Occasionally, obstacles to receiving therapy may exist, some real and others perceived. For individuals living in rural areas or with financial limitations, therapy may be relatively inaccessible. But for college students, mental health services usually are readily available and affordable. However, too many students who need therapy never receive it. When this happens, they become more vulnerable to serious emotional, professional, and academic problems. Understanding why students refuse to get treatment could help in the formation of educational outreach programs that might ultimately encourage more students in need to seek help. In an effort to examine the conditions that persuade or dissuade college students from getting mental health services, Suk Kyung Nam, an assistant professor of psychology at Kyungnam University in Korea, recently conducted a meta-analysis of 19 separate studies on the Attitudes Toward Seeking Professional Psychological Help Scale.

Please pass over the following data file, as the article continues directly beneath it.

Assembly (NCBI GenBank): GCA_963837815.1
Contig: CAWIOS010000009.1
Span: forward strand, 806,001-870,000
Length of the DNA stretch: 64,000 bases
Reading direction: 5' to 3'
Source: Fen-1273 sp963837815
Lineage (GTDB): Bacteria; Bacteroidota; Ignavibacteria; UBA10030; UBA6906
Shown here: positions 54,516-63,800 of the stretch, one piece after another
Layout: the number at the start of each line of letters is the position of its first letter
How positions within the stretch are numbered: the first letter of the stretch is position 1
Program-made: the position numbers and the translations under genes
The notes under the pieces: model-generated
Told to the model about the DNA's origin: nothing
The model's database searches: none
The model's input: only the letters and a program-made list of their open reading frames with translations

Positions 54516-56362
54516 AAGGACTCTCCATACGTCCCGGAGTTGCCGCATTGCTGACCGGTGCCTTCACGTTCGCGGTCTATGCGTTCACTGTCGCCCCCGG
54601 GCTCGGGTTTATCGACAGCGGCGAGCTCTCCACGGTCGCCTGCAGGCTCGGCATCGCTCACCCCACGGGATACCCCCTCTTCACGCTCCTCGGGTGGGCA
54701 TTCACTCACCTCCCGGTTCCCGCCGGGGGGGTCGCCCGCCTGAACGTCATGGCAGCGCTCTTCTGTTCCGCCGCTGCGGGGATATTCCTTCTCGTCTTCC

After examining the studies, Nam found that individual factors influenced therapy seeking either negatively or positively. Among the positive influences, Nam discovered that the anticipated benefit of therapy was the strongest predictor of help-seeking behaviors. This was followed closely by self-disclosure. Taken together, individuals who perceived they would be helped by treatment, and were willing to share their problems with a counselor or group, were the most likely to seek services. In contrast, individuals who had low levels of emotional support and disclosure were unlikely to look for help. The negative stigma often associated with therapy also dissuaded many of the participants from getting the treatment they needed. Nam said: “Most individuals perceive that they are socially unacceptable if they seek counseling, which can lead to reduced self-esteem or self-worth.” The findings from this analysis suggest that universities and counselors use methods to decrease stigma and raise awareness of the potential benefits of therapy in order to persuade more students in need to seek mental health services for their emotional distress.
Nam, S. K., Choi, S. I., Lee, J. H., Lee, M. K., Kim, A R., Lee, S. M. (2012). Psychological factors in college students’ attitudes toward seeking professional psychological help: a meta-analysis. Professional Psychology: Research and Practice. Advance online publication. doi: 10.1037/a0029562
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